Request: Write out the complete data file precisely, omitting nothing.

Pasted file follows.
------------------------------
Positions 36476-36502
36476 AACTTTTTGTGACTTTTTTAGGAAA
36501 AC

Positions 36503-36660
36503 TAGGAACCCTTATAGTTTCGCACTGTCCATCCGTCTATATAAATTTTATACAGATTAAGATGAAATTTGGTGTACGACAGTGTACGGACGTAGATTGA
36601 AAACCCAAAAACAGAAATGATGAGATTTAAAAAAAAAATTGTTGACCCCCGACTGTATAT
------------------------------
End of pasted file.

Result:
Positions 36476-36502
36476 AACTTTTTGTGACTTTTTTAGGAAA
36501 AC

Positions 36503-36660
36503 TAGGAACCCTTATAGTTTCGCACTGTCCATCCGTCTATATAAATTTTATACAGATTAAGATGAAATTTGGTGTACGACAGTGTACGGACGTAGATTGA
36601 AAACCCAAAAACAGAAATGATGAGATTTAAAAAAAAAATTGTTGACCCCCGACTGTATAT